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The Armagnac party was prominent in French politics and warfare during the Hundred Years' War. It was allied with the supporters of Charles, Duke of Orléans against John the Fearless after Charles' father Louis of Orléans was killed at the orders of the Duke of Burgundy in 1407. The party took its name from Charles' father-in-law, Bernard VII, Count of Armagnac, who guided the young Duke during his teens and provided much of the financing and some of the seasoned Gascon troops that besieged Paris before their defeat at Saint-Cloud. Later, John the Fearless was sent back to his lands, and Bernard of Armagnac remained in Paris and, some say, in the queen's bed. He was assassinated in 1419.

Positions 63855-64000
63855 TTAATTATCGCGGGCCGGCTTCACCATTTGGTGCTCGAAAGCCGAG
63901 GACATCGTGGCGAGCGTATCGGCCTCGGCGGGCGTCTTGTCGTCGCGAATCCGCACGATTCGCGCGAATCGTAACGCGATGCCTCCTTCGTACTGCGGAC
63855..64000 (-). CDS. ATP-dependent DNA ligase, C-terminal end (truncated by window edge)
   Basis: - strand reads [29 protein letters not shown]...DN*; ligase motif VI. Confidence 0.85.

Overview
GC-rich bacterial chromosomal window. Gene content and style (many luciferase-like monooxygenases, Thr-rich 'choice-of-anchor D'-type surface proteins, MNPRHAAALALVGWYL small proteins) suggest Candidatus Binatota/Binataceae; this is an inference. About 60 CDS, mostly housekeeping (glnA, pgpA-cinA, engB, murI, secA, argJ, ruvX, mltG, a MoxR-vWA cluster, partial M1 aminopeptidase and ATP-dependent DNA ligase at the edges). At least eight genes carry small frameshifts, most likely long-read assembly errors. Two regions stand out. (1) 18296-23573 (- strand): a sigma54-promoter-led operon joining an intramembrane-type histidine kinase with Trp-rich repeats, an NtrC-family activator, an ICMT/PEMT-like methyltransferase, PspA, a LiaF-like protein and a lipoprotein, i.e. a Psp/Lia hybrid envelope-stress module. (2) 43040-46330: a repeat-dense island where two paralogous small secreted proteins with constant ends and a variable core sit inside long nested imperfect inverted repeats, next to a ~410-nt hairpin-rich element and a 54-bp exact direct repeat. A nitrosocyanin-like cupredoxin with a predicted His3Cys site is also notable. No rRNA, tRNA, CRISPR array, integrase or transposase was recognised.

Sporadic warfare continued between the Armagnacs and Burgundians for a number of years, although after the Burgundians allied themselves with the English in 1419 and the Armagnacs became interlinked with the cause of Charles VII, the factional rivalry was scarcely distinguishable from the Royal dispute between the French and English monarchies. The terms remained in use until they were outlawed by Charles VII toward the close of the Hundred Years' War, as part of efforts to heal the factional rift.